Like mosquitos that carry the disease, a story by the Religion News Service buzzes with Catholic concerns over how to address the Zika outbreak currently coursing through Latin America. The article strains mightily to provide a many-sided view of the matter, but not always successfully, and not always originally.
The headliner is a warning this week by Cardinal Oscar Rodriguez Maradiaga of Honduras not to use abortion in the fight against the virus. As RNS says, Zika is a prime suspect in microcephaly, in which children are born with small heads and brains. If a pregnant woman is bitten by a mosquito that's carrying the virus, children may be born with the defect.
Apparently, Maradiaga read someone recommending so-called "therapeutic abortion," or terminating a pregnancy for risk of abnormalities like microcephaly. That freaked him, according to RNS:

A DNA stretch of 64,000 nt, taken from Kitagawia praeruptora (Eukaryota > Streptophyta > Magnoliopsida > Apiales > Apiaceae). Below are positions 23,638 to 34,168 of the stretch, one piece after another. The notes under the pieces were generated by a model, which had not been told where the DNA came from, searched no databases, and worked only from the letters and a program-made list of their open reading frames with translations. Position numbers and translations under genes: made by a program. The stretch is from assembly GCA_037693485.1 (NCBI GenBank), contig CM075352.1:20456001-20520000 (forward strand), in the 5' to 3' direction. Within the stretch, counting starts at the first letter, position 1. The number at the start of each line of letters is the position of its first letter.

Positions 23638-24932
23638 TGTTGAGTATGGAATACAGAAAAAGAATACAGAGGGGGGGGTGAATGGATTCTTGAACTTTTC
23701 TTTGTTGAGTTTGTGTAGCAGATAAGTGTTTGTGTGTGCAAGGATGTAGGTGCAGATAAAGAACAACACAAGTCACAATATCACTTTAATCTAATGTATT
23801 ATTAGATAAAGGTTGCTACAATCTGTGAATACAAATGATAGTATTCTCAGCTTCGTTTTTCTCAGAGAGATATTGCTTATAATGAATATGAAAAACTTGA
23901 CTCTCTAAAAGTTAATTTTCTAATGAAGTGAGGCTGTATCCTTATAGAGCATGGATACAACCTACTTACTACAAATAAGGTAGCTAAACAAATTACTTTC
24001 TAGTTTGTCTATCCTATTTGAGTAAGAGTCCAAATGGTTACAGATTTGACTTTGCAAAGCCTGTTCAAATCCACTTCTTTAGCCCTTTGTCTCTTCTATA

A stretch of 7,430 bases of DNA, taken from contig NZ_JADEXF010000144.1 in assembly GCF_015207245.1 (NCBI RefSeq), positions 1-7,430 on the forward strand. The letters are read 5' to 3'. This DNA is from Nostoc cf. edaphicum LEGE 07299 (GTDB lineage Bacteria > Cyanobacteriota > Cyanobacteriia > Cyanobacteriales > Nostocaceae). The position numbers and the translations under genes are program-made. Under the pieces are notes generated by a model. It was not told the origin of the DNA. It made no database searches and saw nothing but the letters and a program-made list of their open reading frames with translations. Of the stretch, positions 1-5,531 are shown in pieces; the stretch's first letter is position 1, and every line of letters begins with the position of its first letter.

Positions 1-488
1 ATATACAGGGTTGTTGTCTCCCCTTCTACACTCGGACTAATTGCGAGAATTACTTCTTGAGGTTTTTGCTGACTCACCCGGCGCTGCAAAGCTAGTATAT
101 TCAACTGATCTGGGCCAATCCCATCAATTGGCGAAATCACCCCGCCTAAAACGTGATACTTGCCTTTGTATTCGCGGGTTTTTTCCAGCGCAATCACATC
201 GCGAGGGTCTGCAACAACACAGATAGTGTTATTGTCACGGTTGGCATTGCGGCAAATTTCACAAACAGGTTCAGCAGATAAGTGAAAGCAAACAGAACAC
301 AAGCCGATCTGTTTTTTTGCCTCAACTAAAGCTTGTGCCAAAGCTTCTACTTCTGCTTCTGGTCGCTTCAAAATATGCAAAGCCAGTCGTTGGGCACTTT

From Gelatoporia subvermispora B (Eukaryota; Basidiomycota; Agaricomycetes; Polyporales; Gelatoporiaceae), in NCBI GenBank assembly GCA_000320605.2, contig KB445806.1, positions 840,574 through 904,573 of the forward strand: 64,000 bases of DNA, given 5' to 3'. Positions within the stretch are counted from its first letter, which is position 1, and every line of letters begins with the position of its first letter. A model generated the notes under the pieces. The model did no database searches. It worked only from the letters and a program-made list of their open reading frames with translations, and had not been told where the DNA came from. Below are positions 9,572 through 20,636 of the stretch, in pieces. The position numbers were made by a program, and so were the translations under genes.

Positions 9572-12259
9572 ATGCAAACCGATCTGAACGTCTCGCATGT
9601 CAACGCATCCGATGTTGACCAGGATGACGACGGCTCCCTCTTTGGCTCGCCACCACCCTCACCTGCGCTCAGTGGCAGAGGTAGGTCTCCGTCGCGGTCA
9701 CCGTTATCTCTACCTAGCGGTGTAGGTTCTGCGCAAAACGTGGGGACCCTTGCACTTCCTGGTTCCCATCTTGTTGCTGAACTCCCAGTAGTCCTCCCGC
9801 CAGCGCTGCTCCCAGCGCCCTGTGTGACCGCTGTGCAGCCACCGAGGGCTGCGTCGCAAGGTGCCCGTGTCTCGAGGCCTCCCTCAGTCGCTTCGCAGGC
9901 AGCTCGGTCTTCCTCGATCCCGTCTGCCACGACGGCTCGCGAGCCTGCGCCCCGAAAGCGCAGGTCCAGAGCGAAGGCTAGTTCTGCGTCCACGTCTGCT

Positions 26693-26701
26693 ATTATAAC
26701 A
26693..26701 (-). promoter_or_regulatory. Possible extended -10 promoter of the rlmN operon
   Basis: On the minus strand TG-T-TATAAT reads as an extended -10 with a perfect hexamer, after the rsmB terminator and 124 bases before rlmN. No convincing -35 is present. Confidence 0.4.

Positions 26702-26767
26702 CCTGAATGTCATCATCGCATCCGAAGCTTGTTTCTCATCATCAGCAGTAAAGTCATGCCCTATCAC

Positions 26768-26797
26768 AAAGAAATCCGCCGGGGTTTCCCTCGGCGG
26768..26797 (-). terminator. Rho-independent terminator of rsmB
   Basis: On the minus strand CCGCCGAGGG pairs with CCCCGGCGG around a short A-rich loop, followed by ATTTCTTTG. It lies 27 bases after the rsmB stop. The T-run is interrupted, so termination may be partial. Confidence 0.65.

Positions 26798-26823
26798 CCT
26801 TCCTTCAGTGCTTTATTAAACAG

"We should never talk about ‘therapeutic’ abortion," the cardinal said in his homily, according to Honduran media reports.
"Therapeutic abortion doesn’t exist," he said. "Therapeutic means curing, and abortion cures nothing. It takes innocent lives."
It hasn't come to that yet, but RNS notes that the World Health Organization declared an international public health emergency. And some Latin American officials have recommended women there to delay pregnancy for up to two years.
RNS is right to highlight his words; as it says, he is a top adviser to Pope Francis as well as chief shepherd of Honduras. It could have added that Maradiaga was also considered a papabile, or papal candidate, in 2005 and 2013. That's especially rarefied atmosphere.
But the cardinal'ss comments were just the first few paragraphs of this article -- what we in journalism call a shirttail lede -- for a more indepth treatment: